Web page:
Brightline set to make history with box-jacking method

Written by Bill Wilson, Editor-in-Chief
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Brightline is getting ready to use a innovative method to construct rail underpass.
Brightline

Brightline Trains will make construction history when it builds a rail underpass under S.R. 528 in Brevard County, Fla.

It will mark the first time in North America the innovative box-jacking method will be used under a highway system and the first to do so under live traffic.

The S.R. 528 tunnel, located just west of U.S. 1, will be constructed over a two-week span using box-jacking. The method uses hydraulic jacks to move precast concrete boxes into place, creating a tunnel under the roadway. An anti-drag system will be used when installing the boxes to allow for traffic to continue to travel overtop the work.

The S.R. 528 box-jacking project begins on Sunday, March 14, and will last through Tuesday, March 30. During this time, the highway will be reduced to one lane in each direction and some entrance and exit ramps will be closed to reduce congestion on the highway. Full detours of S.R. 528 will be limited to overnight hours at the start and finish of the project.

“In order to build an underpass under S.R. 528, a busy highway which is a gateway to Florida beaches, we knew we had to come up with a way to minimize the impact on this roadway and the travelling public,” said Michael Cegelis, executive vice president, Development and Construction, for Brightline. “We strive to use the newest technologies to build high-speed rail in America and our general contractor Granite found, investigated, and proposed this box-jacking concept. Box-jacking will enable us to accomplish in 15 days what would otherwise take up to a year using traditional construction methods.”

Granite, who built the concrete box segments, will jack them into place with support from specialty subcontractor Petrucco. The Italy-based Petrucco has successfully completed thousands of box-jacking operations worldwide.

The box-jacking system will use hydraulic jacks to push three precast concrete boxes, each weighing between 3,300 and 4,600 tons under S.R. 528. The installation will progress at approximately 3 ft per hour and will take between 40 and 50 workers working 12-hour shifts to keep the operation running 24/7. The underpass, once constructed, will measure 31 ft high by 43 ft wide, will be the length of a football field and will accommodate two trains side by side. The underpass will allow Brightline to travel between south Florida and central Florida and pass under S.R. 528, eliminating the need for a railroad crossing.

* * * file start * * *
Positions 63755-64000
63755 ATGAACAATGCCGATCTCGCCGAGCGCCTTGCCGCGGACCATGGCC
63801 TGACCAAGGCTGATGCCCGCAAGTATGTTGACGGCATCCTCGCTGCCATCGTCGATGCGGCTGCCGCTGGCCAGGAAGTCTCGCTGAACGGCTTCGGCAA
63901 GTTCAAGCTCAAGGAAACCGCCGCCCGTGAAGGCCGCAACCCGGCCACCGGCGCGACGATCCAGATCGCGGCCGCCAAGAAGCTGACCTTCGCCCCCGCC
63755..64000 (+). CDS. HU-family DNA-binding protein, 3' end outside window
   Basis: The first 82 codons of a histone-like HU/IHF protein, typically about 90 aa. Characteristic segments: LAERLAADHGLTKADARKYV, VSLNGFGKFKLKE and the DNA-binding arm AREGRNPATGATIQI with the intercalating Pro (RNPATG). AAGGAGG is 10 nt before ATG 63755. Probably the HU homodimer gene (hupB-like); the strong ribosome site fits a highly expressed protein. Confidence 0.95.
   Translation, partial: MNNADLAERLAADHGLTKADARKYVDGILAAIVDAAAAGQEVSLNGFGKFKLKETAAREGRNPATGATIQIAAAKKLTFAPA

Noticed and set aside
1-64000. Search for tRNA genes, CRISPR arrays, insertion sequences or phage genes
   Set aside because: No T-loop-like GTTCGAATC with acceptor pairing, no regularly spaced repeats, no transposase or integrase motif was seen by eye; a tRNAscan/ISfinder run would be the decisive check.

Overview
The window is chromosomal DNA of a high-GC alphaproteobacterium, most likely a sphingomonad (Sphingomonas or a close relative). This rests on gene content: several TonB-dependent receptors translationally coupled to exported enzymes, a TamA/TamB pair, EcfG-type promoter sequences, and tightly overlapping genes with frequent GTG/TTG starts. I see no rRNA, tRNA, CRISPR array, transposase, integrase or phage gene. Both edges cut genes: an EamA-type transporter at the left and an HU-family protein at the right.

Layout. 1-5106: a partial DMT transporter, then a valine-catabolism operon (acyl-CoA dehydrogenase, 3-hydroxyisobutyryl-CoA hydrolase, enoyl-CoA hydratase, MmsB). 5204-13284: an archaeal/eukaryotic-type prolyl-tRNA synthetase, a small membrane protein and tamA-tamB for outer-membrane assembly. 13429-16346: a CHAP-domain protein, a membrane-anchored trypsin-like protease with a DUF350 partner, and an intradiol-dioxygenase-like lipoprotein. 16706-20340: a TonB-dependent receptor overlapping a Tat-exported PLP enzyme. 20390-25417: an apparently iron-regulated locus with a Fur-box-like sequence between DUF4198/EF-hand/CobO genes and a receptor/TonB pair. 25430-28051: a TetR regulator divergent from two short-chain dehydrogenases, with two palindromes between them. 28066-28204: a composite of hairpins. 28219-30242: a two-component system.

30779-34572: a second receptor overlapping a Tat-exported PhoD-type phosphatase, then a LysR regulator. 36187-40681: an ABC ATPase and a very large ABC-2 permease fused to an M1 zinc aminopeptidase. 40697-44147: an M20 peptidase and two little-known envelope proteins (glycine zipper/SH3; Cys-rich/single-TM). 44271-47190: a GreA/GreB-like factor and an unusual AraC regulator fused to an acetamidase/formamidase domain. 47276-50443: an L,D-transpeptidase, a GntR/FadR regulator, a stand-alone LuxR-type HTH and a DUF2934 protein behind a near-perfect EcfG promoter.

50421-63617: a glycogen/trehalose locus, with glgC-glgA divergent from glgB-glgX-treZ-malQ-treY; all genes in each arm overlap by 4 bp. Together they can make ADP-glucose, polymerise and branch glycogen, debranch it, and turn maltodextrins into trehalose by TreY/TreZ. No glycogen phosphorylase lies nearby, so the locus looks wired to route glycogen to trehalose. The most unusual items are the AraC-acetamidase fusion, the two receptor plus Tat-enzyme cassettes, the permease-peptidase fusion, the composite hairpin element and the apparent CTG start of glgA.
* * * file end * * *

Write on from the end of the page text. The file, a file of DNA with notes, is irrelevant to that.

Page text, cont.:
The Petrucco box-jacking method, while commonly used in Europe and around the globe for rail construction, has seen limited use in North America. It was first used in the U.S. on the Long Island Railroad expansion project in New York City. The S.R. 528 project will mark the fifth use of this method in North America and the second on the Brightline high-speed rail project to Orlando. In September 2020, Brightline became the first to use box-jacking outside of the northeast when it built an underpass under Goldenrod Road in just nine days. Traditional underpass construction would have shut down the roadway for nearly a year. 

The box-jacking work is part of Brightline’s Orlando extension project which covers 170 miles from West Palm Beach to Orlando International Airport and will connect Miami to Orlando via high-speed rail. Construction of the $2.7 billion project is expected to be completed in late 2022. Railroad construction information also can be found online at https://www.gobrightline.com/railroad-construction.

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Categories: Bridge/Retaining Walls/Tunnels, Commuter/Regional, High-Speed Rail, Passenger, Rail News, Railroad News, Track Construction, Track Structure
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